Young and unaffected by road policing strategies: Using deterrence theory to explain provisional drivers' (non)compliance
Bates, Lyndel, Darvell, Millie J., & Watson, Barry (2015) Young and unaffected by road policing strategies: Using deterrence theory to explain provisional drivers' (non)compliance. Australian & New Zealand Journal of Criminology. (In Press)
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Newly licenced drivers are disproportionately represented in traffic injuries and crash statistics. Despite the implementation of countermeasures designed to improve safety, such as graduated driver licencing (GDL) schemes, many young drivers do not comply with road rules. This study used a reconceptualised deterrence theory framework to investigate young drivers’ perceptions of the enforcement of road rules in general and those more specifically related to GDL. A total of 236 drivers aged 17–24 completed a questionnaire assessing their perceptions of various deterrence mechanisms (personal and vicarious) and their compliance with both GDL-specific and general road rules. Hierarchical multiple regressions conducted to explore noncompliant behaviour revealed that, contrary to theoretical expectations, neither personal nor vicarious punishment experiences affected compliance in the expected direction. Instead, the most influential factors contributing to noncompliance were licence type (P2) and, counterintuitively, having previously been exposed to enforcement. Parental enforcement was also significant in the prediction of transient rule violations, but not fixed rule violations or overall noncompliance. Findings are discussed in light of several possibilities, including an increase in violations due to more time spent on the road, an ‘emboldening effect’ noted in prior studies and possible conceptual constraints regarding the deterrence variables examined in this study.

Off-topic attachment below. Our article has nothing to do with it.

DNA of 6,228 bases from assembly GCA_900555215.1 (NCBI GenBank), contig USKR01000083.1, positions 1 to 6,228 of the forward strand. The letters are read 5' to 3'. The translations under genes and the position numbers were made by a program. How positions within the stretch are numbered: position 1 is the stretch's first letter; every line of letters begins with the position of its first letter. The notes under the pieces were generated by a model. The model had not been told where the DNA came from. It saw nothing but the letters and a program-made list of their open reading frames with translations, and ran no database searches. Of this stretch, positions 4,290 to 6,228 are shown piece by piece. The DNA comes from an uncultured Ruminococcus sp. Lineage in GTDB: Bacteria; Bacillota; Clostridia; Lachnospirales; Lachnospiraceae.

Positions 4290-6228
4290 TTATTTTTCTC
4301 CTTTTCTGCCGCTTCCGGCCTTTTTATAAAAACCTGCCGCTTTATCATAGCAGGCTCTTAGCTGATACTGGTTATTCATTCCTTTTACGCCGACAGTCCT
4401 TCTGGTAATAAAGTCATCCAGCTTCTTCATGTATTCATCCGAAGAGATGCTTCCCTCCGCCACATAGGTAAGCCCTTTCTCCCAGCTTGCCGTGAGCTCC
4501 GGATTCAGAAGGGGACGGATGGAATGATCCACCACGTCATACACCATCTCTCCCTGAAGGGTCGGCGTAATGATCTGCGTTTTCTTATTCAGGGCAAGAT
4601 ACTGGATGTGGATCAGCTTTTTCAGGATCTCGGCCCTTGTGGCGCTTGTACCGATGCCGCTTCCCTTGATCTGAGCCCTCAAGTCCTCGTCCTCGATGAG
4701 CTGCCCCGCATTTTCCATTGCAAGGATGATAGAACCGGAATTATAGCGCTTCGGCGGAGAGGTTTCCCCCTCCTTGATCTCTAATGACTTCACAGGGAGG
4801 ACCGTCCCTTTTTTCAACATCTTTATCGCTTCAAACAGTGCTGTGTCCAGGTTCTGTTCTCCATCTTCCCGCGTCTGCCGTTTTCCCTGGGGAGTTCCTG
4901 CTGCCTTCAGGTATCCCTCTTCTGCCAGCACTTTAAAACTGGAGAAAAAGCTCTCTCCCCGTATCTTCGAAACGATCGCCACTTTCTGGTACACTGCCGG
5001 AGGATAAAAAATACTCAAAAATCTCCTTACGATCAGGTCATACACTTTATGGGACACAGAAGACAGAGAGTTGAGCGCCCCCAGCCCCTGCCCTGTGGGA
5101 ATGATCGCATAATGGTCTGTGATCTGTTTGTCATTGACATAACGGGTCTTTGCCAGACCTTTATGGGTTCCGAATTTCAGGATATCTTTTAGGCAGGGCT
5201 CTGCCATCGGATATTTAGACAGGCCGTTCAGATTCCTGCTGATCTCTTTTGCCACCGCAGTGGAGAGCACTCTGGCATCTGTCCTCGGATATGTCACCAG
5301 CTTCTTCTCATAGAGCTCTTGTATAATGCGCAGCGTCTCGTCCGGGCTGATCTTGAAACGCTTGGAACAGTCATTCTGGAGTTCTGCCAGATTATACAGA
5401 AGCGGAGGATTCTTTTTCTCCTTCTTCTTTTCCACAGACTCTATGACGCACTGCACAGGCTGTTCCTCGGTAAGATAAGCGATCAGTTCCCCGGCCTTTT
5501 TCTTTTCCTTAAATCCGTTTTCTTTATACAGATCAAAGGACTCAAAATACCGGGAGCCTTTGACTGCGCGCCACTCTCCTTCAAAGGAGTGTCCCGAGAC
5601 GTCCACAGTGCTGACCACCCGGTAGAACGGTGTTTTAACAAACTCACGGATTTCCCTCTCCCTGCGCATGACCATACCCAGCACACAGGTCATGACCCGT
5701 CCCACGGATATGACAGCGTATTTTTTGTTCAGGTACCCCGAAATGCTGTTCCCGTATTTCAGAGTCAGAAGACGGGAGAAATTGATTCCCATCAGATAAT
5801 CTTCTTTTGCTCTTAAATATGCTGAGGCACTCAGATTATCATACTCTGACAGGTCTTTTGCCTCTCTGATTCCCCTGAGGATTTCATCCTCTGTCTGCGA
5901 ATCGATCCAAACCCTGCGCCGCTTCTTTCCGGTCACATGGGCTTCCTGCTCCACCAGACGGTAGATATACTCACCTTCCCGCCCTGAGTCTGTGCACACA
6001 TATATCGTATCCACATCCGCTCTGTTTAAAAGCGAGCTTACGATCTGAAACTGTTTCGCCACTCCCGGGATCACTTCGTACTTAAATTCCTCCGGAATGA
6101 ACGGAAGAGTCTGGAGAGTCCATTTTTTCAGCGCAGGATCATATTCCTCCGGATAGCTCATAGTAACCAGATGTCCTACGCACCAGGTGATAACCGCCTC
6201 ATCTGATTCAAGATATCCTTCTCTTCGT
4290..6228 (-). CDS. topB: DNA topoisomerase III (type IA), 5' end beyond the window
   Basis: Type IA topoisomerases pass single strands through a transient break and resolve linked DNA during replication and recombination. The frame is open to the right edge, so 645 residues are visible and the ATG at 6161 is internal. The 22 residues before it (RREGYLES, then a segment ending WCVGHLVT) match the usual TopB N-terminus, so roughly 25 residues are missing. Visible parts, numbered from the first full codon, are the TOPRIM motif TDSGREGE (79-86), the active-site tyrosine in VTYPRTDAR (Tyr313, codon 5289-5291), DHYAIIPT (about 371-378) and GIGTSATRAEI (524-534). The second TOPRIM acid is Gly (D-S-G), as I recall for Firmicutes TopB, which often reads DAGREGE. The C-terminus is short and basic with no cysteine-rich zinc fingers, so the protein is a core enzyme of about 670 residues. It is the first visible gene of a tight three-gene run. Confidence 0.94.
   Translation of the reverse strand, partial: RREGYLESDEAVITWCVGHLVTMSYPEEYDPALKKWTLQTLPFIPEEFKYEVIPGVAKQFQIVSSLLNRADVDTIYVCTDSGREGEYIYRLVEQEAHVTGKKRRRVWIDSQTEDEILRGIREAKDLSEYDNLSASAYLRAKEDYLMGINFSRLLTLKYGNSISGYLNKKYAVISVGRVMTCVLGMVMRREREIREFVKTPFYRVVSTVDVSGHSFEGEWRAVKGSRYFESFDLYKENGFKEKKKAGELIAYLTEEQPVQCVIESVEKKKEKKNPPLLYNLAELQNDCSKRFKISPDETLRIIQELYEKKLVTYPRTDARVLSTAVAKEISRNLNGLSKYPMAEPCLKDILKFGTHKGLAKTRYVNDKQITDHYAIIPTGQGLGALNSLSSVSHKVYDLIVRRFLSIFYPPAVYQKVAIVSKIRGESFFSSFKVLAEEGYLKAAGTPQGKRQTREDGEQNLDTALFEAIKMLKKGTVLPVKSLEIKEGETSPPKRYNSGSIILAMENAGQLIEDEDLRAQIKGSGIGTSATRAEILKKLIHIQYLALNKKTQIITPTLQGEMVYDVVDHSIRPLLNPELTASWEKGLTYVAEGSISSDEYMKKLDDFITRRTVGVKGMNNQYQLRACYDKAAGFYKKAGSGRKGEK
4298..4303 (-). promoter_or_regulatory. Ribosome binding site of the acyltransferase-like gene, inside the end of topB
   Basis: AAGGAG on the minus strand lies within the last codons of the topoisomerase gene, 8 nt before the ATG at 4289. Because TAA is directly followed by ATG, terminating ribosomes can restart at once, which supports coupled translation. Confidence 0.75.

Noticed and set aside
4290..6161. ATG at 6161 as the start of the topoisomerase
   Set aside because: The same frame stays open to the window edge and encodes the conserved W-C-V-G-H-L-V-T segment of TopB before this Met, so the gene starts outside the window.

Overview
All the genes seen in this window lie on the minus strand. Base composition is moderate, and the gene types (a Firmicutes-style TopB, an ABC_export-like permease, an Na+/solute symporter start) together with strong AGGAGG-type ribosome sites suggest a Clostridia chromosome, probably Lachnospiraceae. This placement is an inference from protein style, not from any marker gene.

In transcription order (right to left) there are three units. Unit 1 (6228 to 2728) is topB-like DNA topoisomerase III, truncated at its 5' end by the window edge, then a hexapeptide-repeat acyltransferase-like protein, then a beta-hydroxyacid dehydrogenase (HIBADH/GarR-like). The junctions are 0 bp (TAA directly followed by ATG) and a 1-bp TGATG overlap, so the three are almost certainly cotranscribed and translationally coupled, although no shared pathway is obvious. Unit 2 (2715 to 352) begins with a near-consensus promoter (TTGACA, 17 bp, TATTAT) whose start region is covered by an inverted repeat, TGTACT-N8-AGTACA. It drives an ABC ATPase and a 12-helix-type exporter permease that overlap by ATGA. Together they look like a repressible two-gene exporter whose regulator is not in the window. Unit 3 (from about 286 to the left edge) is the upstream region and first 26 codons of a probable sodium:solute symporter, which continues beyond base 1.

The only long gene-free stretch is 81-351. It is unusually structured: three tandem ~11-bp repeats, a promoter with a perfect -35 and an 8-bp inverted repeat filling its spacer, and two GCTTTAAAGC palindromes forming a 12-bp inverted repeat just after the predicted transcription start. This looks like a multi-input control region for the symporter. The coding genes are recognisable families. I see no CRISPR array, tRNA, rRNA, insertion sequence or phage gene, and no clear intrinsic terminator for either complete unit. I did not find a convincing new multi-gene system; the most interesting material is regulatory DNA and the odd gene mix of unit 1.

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|Item Type:||Journal Article|
|Keywords:||compliance, deterrence theory, graduated driver licencing, provisional drivers, young drivers|
|Subjects:||Australian and New Zealand Standard Research Classification > STUDIES IN HUMAN SOCIETY (160000) > CRIMINOLOGY (160200) > Criminological Theories (160204)
Australian and New Zealand Standard Research Classification > PSYCHOLOGY AND COGNITIVE SCIENCES (170000) > PSYCHOLOGY (170100) > Psychology not elsewhere classified (170199)
|Divisions:||Current > Research Centres > Centre for Accident Research & Road Safety - Qld (CARRS-Q)
Current > QUT Faculties and Divisions > Faculty of Health
Current > Institutes > Institute of Health and Biomedical Innovation
Current > Schools > School of Psychology & Counselling
|Copyright Owner:||Copyright 2015 The Author(s)|
|Deposited On:||11 Jun 2015 22:38|
|Last Modified:||13 Jul 2015 08:09|
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